In the Communist Manifesto, Marx and Engels said of class struggle for the workers, "The real fruit of their battles lies, not in the immediate result, but in the ever-expanding union of the workers."(2) Marx and Engels understood that class struggle would continue so long as classes exist. They saw the union of the proletariat as the prize, not what concessions were gained from the ruling class per se.
Something similar was experienced with the California prison hunger/work strikes in recent years. The words of Marx and Engels were seen manifested, not in a "union of the workers" but in a union of the imprisoned lumpen. This union of lumpen produced the Agreement to End Hostilities. The real victory is in getting lumpen to see and experience that it is really us versus the pigs, and that a concrete force exists which oppresses ALL lumpen prisoners in some way. These are acts which cultivate an environment where class consciousness can grow; it creates a fertile ground for this process.
Within the environment of prison, lumpen organizations (LOs) are by far more structured and disciplined than they are on the streets. Despite the negative activity and values of parasitic LOs, there is reason to believe that they can operate to achieve revolutionary ends. Pick up any Under Lock & Key newsletter and one will find evidence of LOs working in prison to contribute to the anti-imperialist movement. So it isn't a far-fetched idea to use LOs as revolutionary vehicles in building consciousness among imprisoned lumpen.
Lumpen organizations already bring out a form of consciousness within their membership, meaning they instill pride within their own people. LOs in prison are often organized by "ethnicity," and in that sense they develop their national pride, identity and culture. Their consciousness as a subgroup is raised. This is not class consciousness, and most times not even national consciousness, but it's a start, and more it's a platform which can be used and highlighted. Most LOs already have an ideological indoctrination process in place for new recruits; adding class consciousness to this structured education shouldn't be much of a stretch.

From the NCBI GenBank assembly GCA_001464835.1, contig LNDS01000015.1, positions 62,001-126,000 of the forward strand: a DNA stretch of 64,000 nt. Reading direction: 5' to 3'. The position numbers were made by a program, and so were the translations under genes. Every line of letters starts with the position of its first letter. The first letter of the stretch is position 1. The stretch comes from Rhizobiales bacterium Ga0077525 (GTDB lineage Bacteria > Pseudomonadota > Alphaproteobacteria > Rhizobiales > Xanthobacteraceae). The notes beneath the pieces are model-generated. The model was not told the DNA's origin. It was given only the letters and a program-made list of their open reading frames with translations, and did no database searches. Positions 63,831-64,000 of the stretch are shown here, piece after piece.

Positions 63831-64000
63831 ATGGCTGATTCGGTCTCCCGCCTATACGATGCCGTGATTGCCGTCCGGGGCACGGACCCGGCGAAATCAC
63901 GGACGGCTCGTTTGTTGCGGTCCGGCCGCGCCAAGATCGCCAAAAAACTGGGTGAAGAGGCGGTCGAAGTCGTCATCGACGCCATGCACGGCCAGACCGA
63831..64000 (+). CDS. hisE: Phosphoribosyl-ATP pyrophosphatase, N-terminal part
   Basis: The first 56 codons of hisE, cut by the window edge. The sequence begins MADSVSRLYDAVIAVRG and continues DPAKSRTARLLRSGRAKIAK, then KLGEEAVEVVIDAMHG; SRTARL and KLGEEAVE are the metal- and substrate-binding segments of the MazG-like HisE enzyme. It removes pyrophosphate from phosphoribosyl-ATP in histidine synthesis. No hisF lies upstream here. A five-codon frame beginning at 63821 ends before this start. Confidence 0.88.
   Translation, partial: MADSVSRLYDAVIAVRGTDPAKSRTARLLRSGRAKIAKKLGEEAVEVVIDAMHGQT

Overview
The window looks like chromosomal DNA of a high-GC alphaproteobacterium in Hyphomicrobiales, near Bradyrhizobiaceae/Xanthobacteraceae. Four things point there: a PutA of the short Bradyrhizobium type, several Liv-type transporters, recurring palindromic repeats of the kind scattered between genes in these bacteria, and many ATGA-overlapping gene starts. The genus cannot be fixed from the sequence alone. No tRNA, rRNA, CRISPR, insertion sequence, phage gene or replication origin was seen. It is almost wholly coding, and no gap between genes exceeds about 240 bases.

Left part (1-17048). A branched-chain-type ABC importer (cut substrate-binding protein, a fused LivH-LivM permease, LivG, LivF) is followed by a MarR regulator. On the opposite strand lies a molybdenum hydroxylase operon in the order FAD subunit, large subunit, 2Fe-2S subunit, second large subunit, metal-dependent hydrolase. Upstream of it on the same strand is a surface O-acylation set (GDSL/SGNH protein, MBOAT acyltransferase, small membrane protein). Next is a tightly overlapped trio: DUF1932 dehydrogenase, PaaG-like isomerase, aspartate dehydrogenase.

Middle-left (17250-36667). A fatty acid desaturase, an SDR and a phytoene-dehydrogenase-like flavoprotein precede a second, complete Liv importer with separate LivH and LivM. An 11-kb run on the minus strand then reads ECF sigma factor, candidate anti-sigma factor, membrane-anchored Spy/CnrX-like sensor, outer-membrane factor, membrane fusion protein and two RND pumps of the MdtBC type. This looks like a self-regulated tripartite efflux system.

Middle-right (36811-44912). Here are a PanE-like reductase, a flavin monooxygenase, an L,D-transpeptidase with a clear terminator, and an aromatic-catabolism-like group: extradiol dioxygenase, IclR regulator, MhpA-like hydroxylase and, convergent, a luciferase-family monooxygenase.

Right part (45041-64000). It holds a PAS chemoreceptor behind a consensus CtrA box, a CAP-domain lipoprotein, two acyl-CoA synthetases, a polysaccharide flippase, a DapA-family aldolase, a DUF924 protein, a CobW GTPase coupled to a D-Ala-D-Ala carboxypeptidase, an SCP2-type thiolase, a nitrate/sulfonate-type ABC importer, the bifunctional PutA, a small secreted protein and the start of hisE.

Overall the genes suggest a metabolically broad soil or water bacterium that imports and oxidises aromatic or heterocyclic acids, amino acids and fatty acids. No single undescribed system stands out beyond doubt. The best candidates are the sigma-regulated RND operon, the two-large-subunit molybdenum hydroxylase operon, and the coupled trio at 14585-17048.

Class consciousness will only develop so much within a LO just like a crocodile will only grow so much when confined to a small fish tank. If the LO is engaged in anti-people activities, it is prevented from advancing politically. The parasitic nature of a profit-driven LO will never allow true unbridled class consciousness to develop because to do so would change the fundamental purpose of that LO. This is why Growth is one of the 5 principles of the United Front for Peace in Prisons. Comrades must not be discouraged from growing from a parasitic lumpen actor to a class-conscious revolutionary lumpen actor.
Lumpen organizations and other subgroups can come together to become a whole and thus unite as a class, as did the proletariat in Marx and Engels's day, as did the Russian proletariat unite with the peasantry (uniting two classes) and how Mao Zedong united the peasantry in China upon common interests with the proletariat. When conditions in prison reach an intolerable level of suppression that affects all prisoners as a whole, we will begin to see each other as sharing the same interests of ending oppression behind the walls. Unfortunately this will not automatically make all prisoners come together in unity. Prison conditions alone aren't a sufficient factor to promote class consciousness amongst imprisoned lumpen.